What is chronic renal failure?
Chronic renal failure, also known as chronic kidney disease (CKD), is the progressive loss of kidney function over a period of months or years.
Causes of CKD
The most common causes of CKD are
- hypertension (high blood pressure)
- glomerulonephritis (inflammation of the glomerulus)
- interstitial nephritis (inflammation of the nephron)
- polycystic kidney disease
Identification of CKD
Chronic kidney disease is identified by creatinine in the blood and albumin in the urine.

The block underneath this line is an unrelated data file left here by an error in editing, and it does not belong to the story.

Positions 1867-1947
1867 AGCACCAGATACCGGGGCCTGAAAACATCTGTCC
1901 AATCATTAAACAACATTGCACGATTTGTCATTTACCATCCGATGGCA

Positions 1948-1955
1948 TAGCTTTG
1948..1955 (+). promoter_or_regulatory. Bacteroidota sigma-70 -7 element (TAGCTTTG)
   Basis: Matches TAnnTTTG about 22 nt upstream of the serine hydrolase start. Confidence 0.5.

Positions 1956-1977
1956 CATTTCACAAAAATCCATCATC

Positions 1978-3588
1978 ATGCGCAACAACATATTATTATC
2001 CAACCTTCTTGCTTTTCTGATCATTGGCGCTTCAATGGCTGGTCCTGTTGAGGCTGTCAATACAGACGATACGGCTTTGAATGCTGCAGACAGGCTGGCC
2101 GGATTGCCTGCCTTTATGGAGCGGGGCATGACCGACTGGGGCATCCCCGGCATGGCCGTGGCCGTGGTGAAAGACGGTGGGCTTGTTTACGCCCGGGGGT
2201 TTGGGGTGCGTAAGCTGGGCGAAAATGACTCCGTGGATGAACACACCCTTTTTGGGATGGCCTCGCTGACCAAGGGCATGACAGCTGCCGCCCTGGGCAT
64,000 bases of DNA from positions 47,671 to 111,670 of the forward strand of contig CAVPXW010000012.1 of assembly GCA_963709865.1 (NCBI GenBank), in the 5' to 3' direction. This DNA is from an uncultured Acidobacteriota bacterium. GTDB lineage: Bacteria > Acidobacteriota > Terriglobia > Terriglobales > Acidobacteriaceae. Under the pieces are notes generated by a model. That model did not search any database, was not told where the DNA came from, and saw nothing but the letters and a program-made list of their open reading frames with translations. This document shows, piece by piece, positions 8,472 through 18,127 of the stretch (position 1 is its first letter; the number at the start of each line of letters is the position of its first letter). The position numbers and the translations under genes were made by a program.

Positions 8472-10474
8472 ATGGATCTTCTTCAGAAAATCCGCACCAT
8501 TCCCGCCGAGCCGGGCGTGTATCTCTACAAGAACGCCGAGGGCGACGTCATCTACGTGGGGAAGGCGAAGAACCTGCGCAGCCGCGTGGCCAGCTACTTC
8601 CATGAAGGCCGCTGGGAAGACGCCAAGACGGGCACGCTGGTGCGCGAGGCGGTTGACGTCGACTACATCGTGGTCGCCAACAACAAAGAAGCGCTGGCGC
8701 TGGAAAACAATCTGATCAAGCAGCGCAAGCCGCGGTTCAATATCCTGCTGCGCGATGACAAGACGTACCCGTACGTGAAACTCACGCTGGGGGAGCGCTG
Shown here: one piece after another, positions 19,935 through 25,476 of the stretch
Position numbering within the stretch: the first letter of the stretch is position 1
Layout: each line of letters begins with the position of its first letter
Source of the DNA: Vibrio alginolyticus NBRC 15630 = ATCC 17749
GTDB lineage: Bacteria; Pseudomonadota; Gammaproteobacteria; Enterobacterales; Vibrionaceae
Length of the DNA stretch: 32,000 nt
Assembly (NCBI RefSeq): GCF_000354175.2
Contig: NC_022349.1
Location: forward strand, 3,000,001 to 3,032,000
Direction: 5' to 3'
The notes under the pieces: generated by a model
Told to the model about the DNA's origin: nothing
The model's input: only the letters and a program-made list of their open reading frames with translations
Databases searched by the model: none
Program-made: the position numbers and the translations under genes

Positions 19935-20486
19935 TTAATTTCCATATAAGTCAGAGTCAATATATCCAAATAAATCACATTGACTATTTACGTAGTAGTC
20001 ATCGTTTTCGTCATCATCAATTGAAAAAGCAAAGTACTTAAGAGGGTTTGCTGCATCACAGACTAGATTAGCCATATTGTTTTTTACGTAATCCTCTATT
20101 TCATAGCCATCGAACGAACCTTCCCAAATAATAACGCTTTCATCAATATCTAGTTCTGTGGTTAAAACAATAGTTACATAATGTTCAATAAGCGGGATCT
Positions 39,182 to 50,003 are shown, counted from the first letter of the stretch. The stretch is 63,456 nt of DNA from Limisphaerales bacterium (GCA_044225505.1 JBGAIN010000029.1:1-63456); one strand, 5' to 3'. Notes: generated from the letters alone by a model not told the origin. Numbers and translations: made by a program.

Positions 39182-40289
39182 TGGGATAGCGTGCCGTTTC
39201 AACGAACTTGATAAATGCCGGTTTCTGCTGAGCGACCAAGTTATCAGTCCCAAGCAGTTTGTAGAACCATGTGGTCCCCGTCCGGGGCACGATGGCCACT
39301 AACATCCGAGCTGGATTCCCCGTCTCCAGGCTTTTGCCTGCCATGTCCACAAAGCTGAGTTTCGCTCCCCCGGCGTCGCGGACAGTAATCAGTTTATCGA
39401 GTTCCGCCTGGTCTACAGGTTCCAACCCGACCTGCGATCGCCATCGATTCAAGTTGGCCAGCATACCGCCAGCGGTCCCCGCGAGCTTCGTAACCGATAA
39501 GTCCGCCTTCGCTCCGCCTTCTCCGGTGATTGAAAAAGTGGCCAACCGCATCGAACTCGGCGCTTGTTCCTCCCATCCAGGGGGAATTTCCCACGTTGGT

Higher levels of creatinine indicate a lower glomerular filtration rate (GFR) and, as a result, a decreased capability of the kidneys to excrete waste products.
Albumin levels are graded by the urinary albumin-to-creatinine ratio (UACR).
The stages of CKD are based on both GFR and UACR.
CKD based on GFR
CKD based on albuminuria
The CKD assessment according to GFR and UACR is summarized in the chart below.